Finally, under Connecticut law, South Broad and Devcon may be held liable only if they failed to exercise “reasonable care to make the repairs after notice” of the defect. Smith, 127 A.2d at 47-48; see also Restatement (Second) of Torts § 357 cmt. d (1965). The defendants rely on a portion of the lease that states as follows:
In no event shall the Landlord be responsible for any damage to persons or to the Tenant's property resulting from ․ steam, gas, electricity, water from any source, dampness or any defect in the building unless such damage results from defects of which the Landlord has been given actual written notice by the Tenant, which defects the Landlord failed to correct in reasonable time.
Joint App. at 88 (emphasis added). It is undisputed, based on the affidavits and depositions submitted, that neither Fosdick nor Prodigy gave the defendants actual written notice of the defective pipe. On that basis, the defendants claim that this provision of the lease absolves them from liability. We cannot agree. Only Fosdick was a party to the lease agreement, not Prodigy. Thus, although Fosdick may be bound by this provision in the lease, Prodigy is not. Because the express terms of the provision do not apply to Prodigy, we need not address whether this provision in the lease would be void as against public policy under Connecticut law if it sought to absolve South Broad and Devcon from liability for their own negligence. See Griffin v. Nationwide Moving & Storage Co., 187 Conn. 405, 446 A.2d 799, 803 (1982) ( “The law does not favor contract provisions which relieve a person from his own negligence.”).
Connecticut law does not require that a landlord have actual notice of a defect to be held liable for a defective condition in a portion of the premises over which the landlord has reserved control. Connecticut courts have imposed liability on landlords and building managers in circumstances such as those presented in this case if the landlord or building manager had constructive notice of the defect. Landlords have constructive notice of a defect if they “were chargeable with notice of it because, had they exercised a reasonable inspection of their premises, they would have discovered it [.]” Cruz v. Drezek, 175 Conn. 230, 397 A.2d 1335, 1339 (1978). The notice, actual or constructive, “must be notice of the very defect which occasioned the injury and not merely of conditions naturally productive of that defect․” Id.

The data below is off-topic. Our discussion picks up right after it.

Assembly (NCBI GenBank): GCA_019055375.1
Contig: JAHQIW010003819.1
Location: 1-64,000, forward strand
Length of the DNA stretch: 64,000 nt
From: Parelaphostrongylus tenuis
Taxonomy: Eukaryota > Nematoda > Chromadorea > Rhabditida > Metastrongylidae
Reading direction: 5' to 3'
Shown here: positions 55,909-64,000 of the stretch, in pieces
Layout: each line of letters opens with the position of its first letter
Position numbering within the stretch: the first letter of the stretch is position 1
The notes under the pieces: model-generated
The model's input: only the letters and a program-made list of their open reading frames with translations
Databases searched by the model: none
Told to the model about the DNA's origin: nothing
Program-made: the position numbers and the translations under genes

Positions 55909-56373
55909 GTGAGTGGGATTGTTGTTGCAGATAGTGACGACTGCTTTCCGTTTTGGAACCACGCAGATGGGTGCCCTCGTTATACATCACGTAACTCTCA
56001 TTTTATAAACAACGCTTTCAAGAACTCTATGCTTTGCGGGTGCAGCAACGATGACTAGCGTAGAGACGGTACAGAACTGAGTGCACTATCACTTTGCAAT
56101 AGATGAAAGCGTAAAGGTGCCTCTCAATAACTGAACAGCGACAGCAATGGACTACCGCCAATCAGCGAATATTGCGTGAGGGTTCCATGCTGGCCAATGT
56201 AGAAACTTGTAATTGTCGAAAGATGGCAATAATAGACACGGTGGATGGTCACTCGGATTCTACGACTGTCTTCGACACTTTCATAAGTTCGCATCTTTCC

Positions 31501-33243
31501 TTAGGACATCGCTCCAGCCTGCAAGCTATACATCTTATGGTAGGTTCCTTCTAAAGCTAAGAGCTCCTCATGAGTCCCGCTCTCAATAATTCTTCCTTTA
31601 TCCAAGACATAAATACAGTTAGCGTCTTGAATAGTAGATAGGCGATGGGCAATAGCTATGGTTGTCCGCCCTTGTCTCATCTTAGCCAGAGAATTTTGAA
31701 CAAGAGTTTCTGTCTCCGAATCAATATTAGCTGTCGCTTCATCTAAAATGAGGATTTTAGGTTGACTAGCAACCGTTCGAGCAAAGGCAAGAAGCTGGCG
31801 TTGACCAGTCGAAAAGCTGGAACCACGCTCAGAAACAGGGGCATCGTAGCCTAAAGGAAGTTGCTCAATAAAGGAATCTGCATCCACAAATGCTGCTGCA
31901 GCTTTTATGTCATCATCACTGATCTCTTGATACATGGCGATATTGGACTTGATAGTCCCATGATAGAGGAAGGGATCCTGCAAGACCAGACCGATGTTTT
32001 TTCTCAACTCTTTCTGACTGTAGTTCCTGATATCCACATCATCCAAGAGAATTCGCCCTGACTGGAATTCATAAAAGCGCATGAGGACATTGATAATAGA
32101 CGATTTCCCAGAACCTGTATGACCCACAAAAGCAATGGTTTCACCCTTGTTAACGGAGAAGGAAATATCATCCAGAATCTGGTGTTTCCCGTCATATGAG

For example, in Pollack, 313 A.2d at 77, a pipe burst in the wall of an apartment building causing hot water to spill onto the floor of the plaintiff's apartment, injuring her and damaging her personal property. The landlord conceded that it had maintained control over the plumbing system in the building. Id. “The lease provided that the landlord was responsible for building maintenance and also that the landlord should be permitted to enter the apartment during reasonable hours to inspect or make necessary repairs.” Id. at 76-77. The plaintiff prevailed at trial, but the landlord appealed, urging that because the pipe that burst was behind a wall, he could not have discovered the defective condition even upon reasonable inspection and therefore there was no evidence that he had constructive notice of the defect. The Connecticut Supreme Court rejected that contention because of evidence that the plaintiff had heard a hissing noise in the wall where the pipe was located and complained of the noise to the landlord several days before the pipe burst. On that basis, the court found that if the building manager had made a reasonable inspection, he would have heard the hissing noise and then would have been under an obligation to inspect further. Id. at 78-79. Thus, the landlord was liable although it had no actual notice of the defect.